At least sixteen Illinois cases are now linked to the reports of elevated lead levels in recalled cinnamon applesauce pouches. To learn more about the recall, go to https://www.cdc.gov/nceh/lead/news/lead-poisoning-outbreak-linked-to-cinnamon-applesauce-pouches.html. If you or a family member consumed this product, consult your health care provider.
Dead Bird Collection
The Illinois Department of Public Health does not collect and test birds for AVIAN FLU. For questions about wildlife and avian flu, contact the Illinois Department of Natural Resources (see RESOURCES in the right-hand column). For questions about poultry and avian flu contact the Illinois Department of Agriculture (see RESOURCES in the right-hand column). If you have general questions about avian flu, visit the IDPH Avian Influenza site.
The collecting and testing of dead birds and mosquitoes are important components of our West Nile virus surveillance program.
Results of these tests help us determine the extent of West Nile virus activity. Because the virus generally appears and grows in Illinois bird and mosquito populations before it is transmitted to humans, monitoring bird and mosquito populations helps us predict when and where humans will be at risk for West Nile virus infection as well as where and when additional precautions and control measures should be taken. While many health departments, mosquito abatement districts and other agencies collect and test mosquitoes, we ask the public for help with the collection of dead birds.
If you find a dead bird, contact your local health department; it is the agency authorized to pick up dead birds for testing. However, before you ask your local health department to pick up a dead bird, please ensure the following criteria are met:
1. The bird is dead, but the carcass is in good condition. Birds should be dead no more than about 48 hours prior to collection, and should not show signs of advanced decomposition (maggots, strong odor, dried or deflated eyes).
2. The bird shows no sign it died of causes other than disease. Birds with obvious injuries such as wounds or missing parts should not be submitted for testing. Likewise, crushed carcasses and birds found along roadways are not acceptable.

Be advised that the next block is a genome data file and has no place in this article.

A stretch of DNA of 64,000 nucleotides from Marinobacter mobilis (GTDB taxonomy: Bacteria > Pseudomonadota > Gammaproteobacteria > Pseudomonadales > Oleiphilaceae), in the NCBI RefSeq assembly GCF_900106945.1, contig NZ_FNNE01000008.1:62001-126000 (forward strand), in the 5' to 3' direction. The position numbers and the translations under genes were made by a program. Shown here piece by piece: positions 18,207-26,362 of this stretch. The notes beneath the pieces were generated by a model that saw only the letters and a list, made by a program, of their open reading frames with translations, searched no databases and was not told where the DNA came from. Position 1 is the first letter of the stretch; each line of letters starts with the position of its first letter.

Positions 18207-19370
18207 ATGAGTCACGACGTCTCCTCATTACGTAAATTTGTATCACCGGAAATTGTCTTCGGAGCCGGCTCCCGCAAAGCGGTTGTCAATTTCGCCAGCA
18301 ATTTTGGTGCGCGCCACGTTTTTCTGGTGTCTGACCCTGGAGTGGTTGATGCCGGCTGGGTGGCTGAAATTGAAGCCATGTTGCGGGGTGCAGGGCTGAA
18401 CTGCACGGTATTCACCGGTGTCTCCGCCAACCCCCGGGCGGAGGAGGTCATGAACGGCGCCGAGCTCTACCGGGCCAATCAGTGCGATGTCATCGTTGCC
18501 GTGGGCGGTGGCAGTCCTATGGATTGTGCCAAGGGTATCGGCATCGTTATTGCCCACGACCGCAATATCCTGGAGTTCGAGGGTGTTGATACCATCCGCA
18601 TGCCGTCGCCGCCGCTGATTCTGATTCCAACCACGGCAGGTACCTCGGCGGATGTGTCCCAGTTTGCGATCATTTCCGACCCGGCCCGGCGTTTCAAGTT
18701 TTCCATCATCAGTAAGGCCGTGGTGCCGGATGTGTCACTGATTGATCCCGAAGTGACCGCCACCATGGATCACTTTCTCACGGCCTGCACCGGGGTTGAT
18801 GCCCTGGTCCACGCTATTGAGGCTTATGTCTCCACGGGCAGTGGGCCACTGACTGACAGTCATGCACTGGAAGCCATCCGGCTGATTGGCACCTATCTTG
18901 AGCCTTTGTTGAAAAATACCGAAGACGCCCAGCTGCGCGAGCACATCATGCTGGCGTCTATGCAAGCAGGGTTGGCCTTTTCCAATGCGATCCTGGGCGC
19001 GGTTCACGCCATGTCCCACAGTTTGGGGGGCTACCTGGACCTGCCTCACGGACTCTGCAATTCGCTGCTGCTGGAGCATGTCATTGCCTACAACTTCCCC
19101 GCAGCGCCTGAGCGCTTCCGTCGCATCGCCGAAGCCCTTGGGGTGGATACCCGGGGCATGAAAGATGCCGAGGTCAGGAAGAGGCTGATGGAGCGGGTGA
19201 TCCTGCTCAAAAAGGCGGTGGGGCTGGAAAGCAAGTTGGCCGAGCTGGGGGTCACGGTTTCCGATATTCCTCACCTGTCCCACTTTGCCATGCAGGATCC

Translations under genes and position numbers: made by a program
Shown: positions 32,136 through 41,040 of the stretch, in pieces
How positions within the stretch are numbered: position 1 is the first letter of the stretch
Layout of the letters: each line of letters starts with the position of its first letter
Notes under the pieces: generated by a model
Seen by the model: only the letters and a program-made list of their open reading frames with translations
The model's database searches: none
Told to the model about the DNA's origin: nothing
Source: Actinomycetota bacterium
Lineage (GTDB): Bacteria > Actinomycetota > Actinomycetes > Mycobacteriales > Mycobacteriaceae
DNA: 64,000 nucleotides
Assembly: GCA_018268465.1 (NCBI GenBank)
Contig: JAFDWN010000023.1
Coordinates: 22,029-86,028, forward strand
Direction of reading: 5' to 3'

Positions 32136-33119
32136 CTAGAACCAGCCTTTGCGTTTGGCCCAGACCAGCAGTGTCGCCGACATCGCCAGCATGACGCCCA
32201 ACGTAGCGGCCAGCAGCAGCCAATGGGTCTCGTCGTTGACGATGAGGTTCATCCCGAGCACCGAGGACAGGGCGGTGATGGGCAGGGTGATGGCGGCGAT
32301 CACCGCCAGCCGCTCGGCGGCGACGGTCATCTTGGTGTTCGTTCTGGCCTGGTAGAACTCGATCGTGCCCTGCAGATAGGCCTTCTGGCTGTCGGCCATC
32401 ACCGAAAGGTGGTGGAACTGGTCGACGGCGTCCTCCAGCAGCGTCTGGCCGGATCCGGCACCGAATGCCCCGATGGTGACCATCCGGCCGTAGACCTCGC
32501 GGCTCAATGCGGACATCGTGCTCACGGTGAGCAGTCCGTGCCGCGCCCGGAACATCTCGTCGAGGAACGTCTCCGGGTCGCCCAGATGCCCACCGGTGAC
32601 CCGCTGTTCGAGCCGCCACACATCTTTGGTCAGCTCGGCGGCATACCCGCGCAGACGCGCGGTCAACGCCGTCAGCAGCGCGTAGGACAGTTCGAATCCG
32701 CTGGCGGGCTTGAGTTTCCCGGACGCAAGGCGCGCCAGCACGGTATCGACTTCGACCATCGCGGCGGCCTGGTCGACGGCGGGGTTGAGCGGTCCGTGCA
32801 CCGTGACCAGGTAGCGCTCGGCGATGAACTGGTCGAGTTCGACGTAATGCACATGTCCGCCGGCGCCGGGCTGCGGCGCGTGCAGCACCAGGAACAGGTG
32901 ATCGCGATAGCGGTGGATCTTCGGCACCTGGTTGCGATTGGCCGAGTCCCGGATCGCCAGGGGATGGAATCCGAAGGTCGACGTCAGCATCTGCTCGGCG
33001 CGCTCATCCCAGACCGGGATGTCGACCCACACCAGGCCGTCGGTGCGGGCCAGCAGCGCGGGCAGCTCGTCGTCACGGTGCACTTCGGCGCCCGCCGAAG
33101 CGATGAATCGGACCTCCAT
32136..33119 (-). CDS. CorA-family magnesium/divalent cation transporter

3. The bird must be a one that is acceptable for testing. Some acceptable species are crows, blue jays, grackles, starlings, robins, cardinals, sparrows, finches, hawks and owls. Birds that will not be accepted include pigeons, ducks, geese, chickens, other large birds and endangered species. To help identify the type of bird, see the pictures below. Additional bird images and identification information also is available at the Illinois Raptor Center (see RESOURCES in the right-hand column).
If a bird meets these conditions, please call your local health department.
Your health department will determine if the bird is acceptable for testing and will pick up acceptable birds. Note that local health departments are authorized to collect a limited number of birds each season (May 1 to October 15). The decision to accept a bird for testing also is based on the bird’s locality. For example, when one or two birds from the same place have tested positive for West Nile virus, there is often no need to test additional birds from that city or locale.
Any dead bird that is not collected for testing should be properly disposed of. Use gloves of rubber or latex (i.e., not cloth) or a plastic bag over your hands – or use a shovel, tongs or other instrument to pick up the bird and place it in a plastic bag. Make sure the beak or claws don’t puncture the bag. Seal the bag and then seal it inside a second plastic bag. Put the double-bagged bird with trash that will be picked up, or bury it away from water sources. Wash your hands with soap immediately after disposing of the bird.